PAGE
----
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Posts: 24

# Practice Question

Question:

The following SAS program is submitted:
data WORM.INFO;
infile 'DATAFILE.TXT';
input @1 Company \$20. @25 State \$2. @;
if State='  '  then input @30 Year;
else input @30 City Year;
input NumEmployees;
run;
How many raw data records are read during each iteration of the DATA step?

Why? Isn't a record, one line of data with one or many observations? So Every iteration, reads only one line to input into a SAS dataset. Is my thinking not correct?

My thinking:
Record 1 = Obs1 Obs2 Obs3
Record 2 = Obs4 Obs5 Obs6

Accepted Solutions
Solution
‎12-30-2015 11:27 AM
Posts: 5,541

## Re: Practice Question

The best way to understand SAS programming is to play with small examples, such as :

``````data INFO;
input @1 Company \$20. @25 State \$2. @;
if State='  '  then input @30 Year;
else input @30 City Year;
input NumEmployees;
datalines;
Some Place Inc.         CA   123456     2012
10
Nowhere Ltd                             2013
100
Every Where Corp.       VT   654321     2014
1000
;

proc print data=info noobs; run;``````

It's only when I tried this that I realized that City was defined as a number.

PG

All Replies
Posts: 5,541

## Re: Practice Question

This data step implements the case where two records from file datafile.txt are read to form a single observation in dataset worm.info.

An input statement with a trailling '@' stays on the same line so hat the next input within the same iteration continues at the same position.

PG
Contributor
Posts: 24

## Re: Practice Question

Oh, I see what you're saying. The first record being read is the one with the @ and the second is the next record in the data set. Is that correct?

Just to note, for the very first iteration all the data would be from the same record, so that would be one record, right?

Posts: 5,541

## Re: Practice Question

The first line read would contain either

Company Blank Year

or

Company State City Year

The second line read would contain

NumEmployees

The output dataset will thus contain all those fields, with missing values for State and City for some observations.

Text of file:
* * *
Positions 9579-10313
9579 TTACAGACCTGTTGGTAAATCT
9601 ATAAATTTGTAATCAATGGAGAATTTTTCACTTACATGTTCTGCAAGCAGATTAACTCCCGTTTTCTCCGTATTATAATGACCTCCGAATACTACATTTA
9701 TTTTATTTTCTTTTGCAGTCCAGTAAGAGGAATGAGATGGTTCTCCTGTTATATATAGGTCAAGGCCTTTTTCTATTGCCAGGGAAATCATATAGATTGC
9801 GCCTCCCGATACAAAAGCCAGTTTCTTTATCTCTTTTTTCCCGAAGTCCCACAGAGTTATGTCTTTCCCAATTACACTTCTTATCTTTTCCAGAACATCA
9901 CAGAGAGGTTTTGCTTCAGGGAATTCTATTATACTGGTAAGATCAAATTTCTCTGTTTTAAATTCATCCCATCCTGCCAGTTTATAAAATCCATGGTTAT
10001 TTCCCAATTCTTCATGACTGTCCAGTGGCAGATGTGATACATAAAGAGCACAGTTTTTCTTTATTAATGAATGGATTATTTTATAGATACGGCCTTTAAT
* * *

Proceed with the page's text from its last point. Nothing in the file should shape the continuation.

PG
Super User
Posts: 8,127

## Re: Practice Question

You will execute three input statements (there are actually four in the code but two are in the same IF/THEN/ELSE block so only one of the will execute.)  But the first one uses the trailing @ that will keep the same line of input. So the second INPUT that executes reads from the same input line as the first INPUT statement used.  You then read a second line of input with the final INPUT statement.  That is why each iteration of the data step reads two lines of the input data file.  So if your data file has 20 lines your resulting SAS dataset will have 10 observations.

The only wrinkle that could happen to change this would be if some of the requested fields are not populated.  This could cause some of the INPUT statements to go to the next line to look for values of STATE, CITY or YEAR. You can add the TRUNCOVER option to the INFILE statement to prevent that.

Contributor
Posts: 24

## Re: Practice Question

So, the data set would be set up as follows?

Record 1: Company State City Year

Record 2: NumEmployees

Record 3: CompanyObs1 StateObs1 CityObs1 YearObs1

Record 4: NumEmployeesObs1

Record 5: CompanyObs2 StateObs2 CityObs2 YearObs2

Record 6: NumEmployeesObs2

I'm understanding from your explanations, that the only reason one would use 2 "input" statements (note, I'm skipping over the IF/ELSE statements) is if the data is split up as above. Is that correct? I highlighted the "input" statements I'm talking about below.

data WORM.INFO;
infile 'DATAFILE.TXT';
input @1 Company \$20. @25 State \$2. @;
if State='  '  then input @30 Year;
else input @30 City Year;
input NumEmployees;
run;

Solution
‎12-30-2015 11:27 AM
Posts: 5,541

## Re: Practice Question

The best way to understand SAS programming is to play with small examples, such as :

``````data INFO;
input @1 Company \$20. @25 State \$2. @;
if State='  '  then input @30 Year;
else input @30 City Year;
input NumEmployees;
datalines;
Some Place Inc.         CA   123456     2012
10
Nowhere Ltd                             2013
100
Every Where Corp.       VT   654321     2014
1000
;

proc print data=info noobs; run;``````

It's only when I tried this that I realized that City was defined as a number.

PG
Contributor
Posts: 24

## Re: Practice Question

Great! Thanks much for you're help. I usually, try to do the examples in SAS, but don't have access to it at work. So need to run them after I get home.
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